ightning strikes have already killed 147 people in Bihar over the last 10 days, with IMD warning of more extreme weather conditions to come, driven by climate change.
Lightning and Climate Change
Lightning strikes during the annual monsoon that runs from June to September are fairly common. But this year, the number of deaths in Bihar has already surpassed the total number recorded annually for the state over the past few years, even though the monsoon season has just started. The monsoon is crucial to replenishing water supplies in South Asia, but also causes widespread death and destruction across the region each year.
Lightning is an electrical discharge caused by imbalances between storm clouds and the ground, or within the clouds themselves. During a storm, colliding particles of rain, ice, or snow inside storm clouds increase the imbalance between storm clouds and the ground, and often negatively charge the lower reaches of storm clouds. Objects on the ground, like steeples, trees, and the Earth itself, become positively charged—creating an imbalance that nature seeks to remedy by passing current between the two charges.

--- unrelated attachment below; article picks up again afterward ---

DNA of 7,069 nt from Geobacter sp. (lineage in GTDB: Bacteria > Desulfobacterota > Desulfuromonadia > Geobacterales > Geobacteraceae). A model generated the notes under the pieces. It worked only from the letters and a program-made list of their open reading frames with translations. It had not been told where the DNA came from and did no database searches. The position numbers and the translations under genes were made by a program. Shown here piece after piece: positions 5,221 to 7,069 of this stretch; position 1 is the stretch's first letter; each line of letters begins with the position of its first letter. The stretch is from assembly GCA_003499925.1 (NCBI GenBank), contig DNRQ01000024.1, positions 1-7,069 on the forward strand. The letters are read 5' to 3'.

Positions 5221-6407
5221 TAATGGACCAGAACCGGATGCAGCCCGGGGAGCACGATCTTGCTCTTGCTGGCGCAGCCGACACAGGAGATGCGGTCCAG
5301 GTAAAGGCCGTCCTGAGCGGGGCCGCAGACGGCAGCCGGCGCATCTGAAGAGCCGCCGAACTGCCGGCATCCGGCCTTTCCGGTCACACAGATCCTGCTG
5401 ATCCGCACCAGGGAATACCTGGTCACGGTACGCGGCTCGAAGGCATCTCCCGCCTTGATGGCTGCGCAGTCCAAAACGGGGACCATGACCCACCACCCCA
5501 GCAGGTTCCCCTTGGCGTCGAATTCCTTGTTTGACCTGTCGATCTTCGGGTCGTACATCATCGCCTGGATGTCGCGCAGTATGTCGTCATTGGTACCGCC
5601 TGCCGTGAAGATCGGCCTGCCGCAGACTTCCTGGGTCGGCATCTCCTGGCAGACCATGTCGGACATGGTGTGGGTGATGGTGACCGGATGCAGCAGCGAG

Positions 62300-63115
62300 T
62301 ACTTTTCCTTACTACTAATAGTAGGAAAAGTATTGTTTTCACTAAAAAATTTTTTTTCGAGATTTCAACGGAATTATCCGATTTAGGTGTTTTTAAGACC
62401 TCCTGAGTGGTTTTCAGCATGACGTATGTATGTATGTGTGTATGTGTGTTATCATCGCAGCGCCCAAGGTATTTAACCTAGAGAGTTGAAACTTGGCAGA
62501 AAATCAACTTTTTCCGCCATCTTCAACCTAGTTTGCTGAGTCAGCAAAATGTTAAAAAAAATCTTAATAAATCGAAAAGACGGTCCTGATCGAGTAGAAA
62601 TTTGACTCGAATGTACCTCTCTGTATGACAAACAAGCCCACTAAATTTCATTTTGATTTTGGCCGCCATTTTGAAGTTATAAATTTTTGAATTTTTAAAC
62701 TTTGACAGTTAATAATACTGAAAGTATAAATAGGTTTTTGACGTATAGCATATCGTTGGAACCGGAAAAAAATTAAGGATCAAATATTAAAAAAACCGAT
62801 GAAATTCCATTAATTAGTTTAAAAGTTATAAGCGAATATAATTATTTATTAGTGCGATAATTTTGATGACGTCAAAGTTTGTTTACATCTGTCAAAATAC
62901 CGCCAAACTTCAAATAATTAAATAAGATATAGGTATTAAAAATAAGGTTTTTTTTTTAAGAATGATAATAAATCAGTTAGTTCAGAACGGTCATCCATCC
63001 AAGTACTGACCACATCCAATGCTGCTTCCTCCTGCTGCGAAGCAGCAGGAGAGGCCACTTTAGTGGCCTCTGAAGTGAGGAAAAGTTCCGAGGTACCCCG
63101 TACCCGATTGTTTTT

The distribution of lightning around the planet is directly linked to the Earth’s climate, which is driven by solar insolation. The diurnal and seasonal heating of the continental landmasses results in large fluctuations in temperature, influencing atmospheric stability, and the development of thunderstorms. Lightning activity is positively correlated with surface temperatures on short time scales, and due to projections of a warmer climate in the future, one of the key questions is related to the impact of future global warming on lightning, thunderstorms, and other severe weather.
Lightning itself is also linked to variations in upper tropospheric water vapour, and tropospheric ozone, both of which are strong greenhouse gases. Climate model studies show that in a future warmer climate we may have less thunderstorms overall, but more intense thunderstorms, which may increase the amount of lightning by 10% for every one degree of global warming.